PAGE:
Motsoeneng mocks ANC’s core of power

2016-10-02 06:03
Hlaudi Motsoeneng

Hlaudi Motsoeneng

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At its 2012 Mangaung conference, the ANC reaffirmed the emphasis of its June policy conference on the urgent need for organisational renewal.

And one of the strategic thrusts to attain the desired renewal was to position or strengthen the ANC’s capabilities “to be able to play its dual role as a movement for transformation and a strategic centre of power”.

As a strategic centre of power, the ANC should have absolute power to influence any decision that is contrary to its value system, rule of law and, above all, the Constitution across the state and civil society.

By so doing, the ANC would not only be entrenching its tentacles in the society as a paragon of morality, but also would automatically be regarded as a beacon of hope and a vanguard for good governance and maturity of our constitutional democracy towards National Democratic Revolution.

With this in mind and after wallowing in great depression over the manner in which Hlaudi Motsoeneng and the SABC continue to erode public confidence in the ANC, I have pondered deeply and asked myself a question: Has the movement done enough to quell the circus at the public broadcaster as a strategic centre of power?

And my answer, simply, was a big no.

ANC chief whip Jackson Mthembu is on record confirming that the unfortunate, naive and ludicrous decision by the SABC – under the tutelage of Communications Minister Faith Muthambi, the board and Motsoeneng – to censor violent protests, was contrary to the ANC’s policy.

Again, he is on record condemning the SABC board’s decision for retaining Motsoeneg as a group executive of corporate affairs, despite the court judgment that his appointed as chief operating officer (COO) was irrational and should be set aside.

Amid all these legal and logical odds against the “miracle man”, the SABC board chairperson, Mbulaheni Maguvhe, quipped that Motsoeneng should apply for the COO position.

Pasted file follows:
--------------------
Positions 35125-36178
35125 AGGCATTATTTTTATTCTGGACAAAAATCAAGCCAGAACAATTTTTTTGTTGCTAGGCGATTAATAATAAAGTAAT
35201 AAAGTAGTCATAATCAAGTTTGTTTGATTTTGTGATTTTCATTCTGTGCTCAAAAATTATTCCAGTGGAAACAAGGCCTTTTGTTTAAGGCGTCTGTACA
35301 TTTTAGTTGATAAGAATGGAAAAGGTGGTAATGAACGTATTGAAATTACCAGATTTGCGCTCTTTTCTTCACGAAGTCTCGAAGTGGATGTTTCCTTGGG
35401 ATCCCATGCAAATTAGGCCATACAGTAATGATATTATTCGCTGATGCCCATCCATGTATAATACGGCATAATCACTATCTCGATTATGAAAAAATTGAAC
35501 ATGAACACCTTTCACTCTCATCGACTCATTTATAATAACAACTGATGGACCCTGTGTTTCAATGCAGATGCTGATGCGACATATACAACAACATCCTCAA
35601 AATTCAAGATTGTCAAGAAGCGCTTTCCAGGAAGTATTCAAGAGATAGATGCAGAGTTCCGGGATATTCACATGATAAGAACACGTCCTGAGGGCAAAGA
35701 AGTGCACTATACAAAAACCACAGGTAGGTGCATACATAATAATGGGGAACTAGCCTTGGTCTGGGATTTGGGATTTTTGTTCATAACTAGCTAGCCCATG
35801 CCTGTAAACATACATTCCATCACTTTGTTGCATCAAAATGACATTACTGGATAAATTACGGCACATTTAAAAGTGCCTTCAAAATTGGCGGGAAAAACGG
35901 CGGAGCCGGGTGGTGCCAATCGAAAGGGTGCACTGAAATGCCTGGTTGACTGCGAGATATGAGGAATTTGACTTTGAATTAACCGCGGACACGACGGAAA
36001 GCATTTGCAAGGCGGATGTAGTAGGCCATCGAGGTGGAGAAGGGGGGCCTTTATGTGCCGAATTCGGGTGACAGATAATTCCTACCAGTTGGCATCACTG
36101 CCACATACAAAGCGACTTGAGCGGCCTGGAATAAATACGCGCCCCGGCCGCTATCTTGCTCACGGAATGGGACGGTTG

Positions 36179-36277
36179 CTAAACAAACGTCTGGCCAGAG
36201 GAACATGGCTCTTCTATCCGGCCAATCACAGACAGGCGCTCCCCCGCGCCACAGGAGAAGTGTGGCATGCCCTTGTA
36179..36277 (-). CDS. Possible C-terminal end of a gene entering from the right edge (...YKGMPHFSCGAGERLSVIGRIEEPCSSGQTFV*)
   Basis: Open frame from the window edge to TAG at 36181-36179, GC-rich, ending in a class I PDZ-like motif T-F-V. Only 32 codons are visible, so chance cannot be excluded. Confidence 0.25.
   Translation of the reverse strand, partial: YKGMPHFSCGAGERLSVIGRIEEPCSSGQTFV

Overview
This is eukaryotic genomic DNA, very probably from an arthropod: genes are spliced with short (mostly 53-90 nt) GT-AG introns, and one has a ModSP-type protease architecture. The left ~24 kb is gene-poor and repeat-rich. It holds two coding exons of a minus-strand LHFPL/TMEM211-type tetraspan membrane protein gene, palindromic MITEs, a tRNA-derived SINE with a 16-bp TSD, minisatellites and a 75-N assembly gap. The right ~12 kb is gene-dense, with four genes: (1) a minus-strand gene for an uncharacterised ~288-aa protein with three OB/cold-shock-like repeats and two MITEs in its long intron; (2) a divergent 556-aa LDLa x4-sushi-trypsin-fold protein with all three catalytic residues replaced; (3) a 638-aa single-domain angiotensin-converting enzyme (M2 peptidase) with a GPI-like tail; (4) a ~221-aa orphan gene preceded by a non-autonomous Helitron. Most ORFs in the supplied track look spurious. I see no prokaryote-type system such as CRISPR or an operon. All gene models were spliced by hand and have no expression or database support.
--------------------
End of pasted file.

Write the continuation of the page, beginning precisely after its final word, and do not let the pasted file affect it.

With all Muthambi’s spectacular support of Motsoeneng, I often wonder: “Is she, unlike the majority of us, not able to fathom the damage caused by the stay of Motsoeneng to the public confidence in the ANC?”

Mthembu has dismissed any suggestion that Motsoeneng enjoys the protection of the ANC.

It is well and good for the ANC to distance itself from the circus, but truth be told, this is not good enough to absolve it in the eyes of the public with the correct understanding that Muthambi, the staunch backer of Motsoeneng, serves as a minister at the behest of the ANC.

This breeds a serious paradox that unfortunately led to the narrative that the centre does not hold at Luthuli House and the ANC is not a strategic centre of power.

This and similar goings-on at other parastatals appear to mean that the ANC has relinquished its powers to individuals, who in turn become power drunk and abuse state resources in the pursuit of fiendish, selfish ends and their puppet masters’ insatiable desires.

Muthambi and SABC board used all they had to show a middle finger to the ANC and undermine the rule of law to protect Motsoeneng.

No wonder he proudly hailed himself a “different animal” to announce his new appointment.

And this entire depressing saga saw the ANC shouting on the sidelines, rather than occupying its rightful place as a strategic centre of power to ensure the progressive enforcement of the Supreme Court of Appeal’s judgment.

Anything less continues to drag the name of the ANC through the mud.

Amid the calls by the ANC for the SABC to abide by the rule of law and dismiss Motsoeneng, the “different animal” is on record emphasising that nobody can decide on his future but himself.

This is a middle finger to the ANC, which unfortunately led to the narrative that the ANC has no power and is a toothless organisation.

To stop this narrative and colossal erosion of public confidence, the ANC needs to reclaim its power from individuals through relevant reforms on policies such as deployment of cadres to ensure collective responsibility.

In this way, the ANC will become a strategic centre of power with everybody conscious that he or she serves at the behest of the ANC and not individuals.

Ka-Ndyalvan is an ANC member at the Akaso branch in Pretoria

Read more on:    anc  |  sabc  |  hlaudi motsoeneng

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